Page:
See skulking Truth to her old cavern fled,
Mountains of Casuistry heaped o'er her head.
Philosophy that leaned on Heaven before,
Shrinks to her second cause and is no more . . . .
Religion blushing veils her sacred fires,
And unawares, Morality expires.

At its conclusion, The Dunciad is thus revealed as an allegorical epic in which the personal attacks on Pope's contemporaries are a metaphor for the battle between right and wrong, between good and evil.

The Historical and Literary Context

England in the early eighteenth century was going through a period of political transformation. Pope, like his friend Swift, was against the Whig party, which became as much the object of his satire as his literary enemies. The Hanoverian succession was also a deeply divisive issue, and Pope, in veiled terms, attacked both George I and George II. The fact that he was able to get away with this is evidence that Britain was the only country in Europe at the time that was relatively democratic. Voltaire and other foreigners marveled at the degree of freedom of speech that Pope, Jonathan Swift, and others were able to exercise, and this became an inspiration to the Enlightenment philosophers on the Continent. Though much of Pope's moral outrage is based on his religious beliefs, there is evidence that Pope was basically a free thinker. His philosophy, expressed in The Dunciad and elsewhere, is a secular humanism that forms a core of what Thomas Paine later labeled the Age of Reason.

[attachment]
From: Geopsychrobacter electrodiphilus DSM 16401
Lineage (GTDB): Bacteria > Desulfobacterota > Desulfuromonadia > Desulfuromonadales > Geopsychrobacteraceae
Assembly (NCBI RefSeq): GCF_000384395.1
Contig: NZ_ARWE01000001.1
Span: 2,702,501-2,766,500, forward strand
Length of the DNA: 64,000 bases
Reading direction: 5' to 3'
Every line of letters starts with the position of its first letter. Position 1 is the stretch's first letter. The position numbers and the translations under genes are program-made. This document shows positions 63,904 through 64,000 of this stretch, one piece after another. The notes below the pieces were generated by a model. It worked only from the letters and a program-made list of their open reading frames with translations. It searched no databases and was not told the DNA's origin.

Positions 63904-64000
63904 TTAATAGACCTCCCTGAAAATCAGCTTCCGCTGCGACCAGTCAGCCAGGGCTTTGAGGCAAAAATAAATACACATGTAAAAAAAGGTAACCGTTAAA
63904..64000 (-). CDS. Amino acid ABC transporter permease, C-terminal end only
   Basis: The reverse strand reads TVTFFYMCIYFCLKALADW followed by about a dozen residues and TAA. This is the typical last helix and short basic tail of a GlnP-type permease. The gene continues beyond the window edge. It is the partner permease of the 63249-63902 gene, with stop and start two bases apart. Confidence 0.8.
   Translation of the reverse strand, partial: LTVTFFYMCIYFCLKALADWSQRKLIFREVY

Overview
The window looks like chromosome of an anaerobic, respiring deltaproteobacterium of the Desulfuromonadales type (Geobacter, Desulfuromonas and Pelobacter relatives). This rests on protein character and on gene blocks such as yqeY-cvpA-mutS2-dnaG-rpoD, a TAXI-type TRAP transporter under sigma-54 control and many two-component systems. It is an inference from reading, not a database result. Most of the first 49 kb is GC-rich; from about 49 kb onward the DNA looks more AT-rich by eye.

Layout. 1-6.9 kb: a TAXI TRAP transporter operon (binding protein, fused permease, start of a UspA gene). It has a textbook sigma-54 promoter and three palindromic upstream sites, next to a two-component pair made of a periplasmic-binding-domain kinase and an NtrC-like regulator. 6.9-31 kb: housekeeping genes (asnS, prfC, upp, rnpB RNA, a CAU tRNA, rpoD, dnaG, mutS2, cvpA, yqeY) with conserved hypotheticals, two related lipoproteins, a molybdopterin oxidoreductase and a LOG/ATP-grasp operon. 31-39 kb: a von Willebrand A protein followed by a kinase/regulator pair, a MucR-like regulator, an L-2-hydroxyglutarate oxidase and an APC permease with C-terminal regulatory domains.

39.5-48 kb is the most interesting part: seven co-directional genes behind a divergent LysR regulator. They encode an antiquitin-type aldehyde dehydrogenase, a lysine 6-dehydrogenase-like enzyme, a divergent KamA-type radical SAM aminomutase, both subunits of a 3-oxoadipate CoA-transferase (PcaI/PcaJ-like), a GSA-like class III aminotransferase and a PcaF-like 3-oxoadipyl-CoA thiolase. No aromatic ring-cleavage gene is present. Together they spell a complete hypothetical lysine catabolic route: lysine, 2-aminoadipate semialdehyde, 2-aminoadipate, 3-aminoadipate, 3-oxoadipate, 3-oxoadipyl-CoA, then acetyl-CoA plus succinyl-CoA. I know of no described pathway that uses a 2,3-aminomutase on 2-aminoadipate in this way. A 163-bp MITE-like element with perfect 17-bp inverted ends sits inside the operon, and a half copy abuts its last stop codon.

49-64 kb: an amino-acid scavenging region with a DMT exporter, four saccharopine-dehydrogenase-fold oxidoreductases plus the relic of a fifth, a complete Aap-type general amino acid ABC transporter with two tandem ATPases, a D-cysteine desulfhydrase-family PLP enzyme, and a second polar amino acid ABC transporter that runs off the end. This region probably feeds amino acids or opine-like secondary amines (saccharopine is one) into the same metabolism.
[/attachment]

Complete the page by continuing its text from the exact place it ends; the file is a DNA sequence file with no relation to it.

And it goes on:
Places Discussed

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Last Updated on May 6, 2015, by eNotes Editorial. Word Count: 635


*London. Capital and largest city of Great Britain. With a population of nearly seven hundred thousand people in the eighteenth century, London is the setting of the final campaign of “The War of the Dunces,” which culminates in the obliteration of high cultural standards. At the core of its East End is the old walled section, known as “the City,” center for the lower and middle classes, business, the trades, markets, counting houses, the Royal (stock) Exchange, jails, shanties, butcheries, shipping, coal wharves, and tanning factories. The East End was noted for its mobs, crime, jails, poverty, ugliness, dirt, sooty air, open sewers, and foul odors. London’s West End is associated with the royal court and aristocratic elegance, leisure, gardens, lovely parks, large squares, and beautiful houses. The mock-heroic journey of the dunces from the East End to the West End and back symbolizes the conquest of high culture by low standards.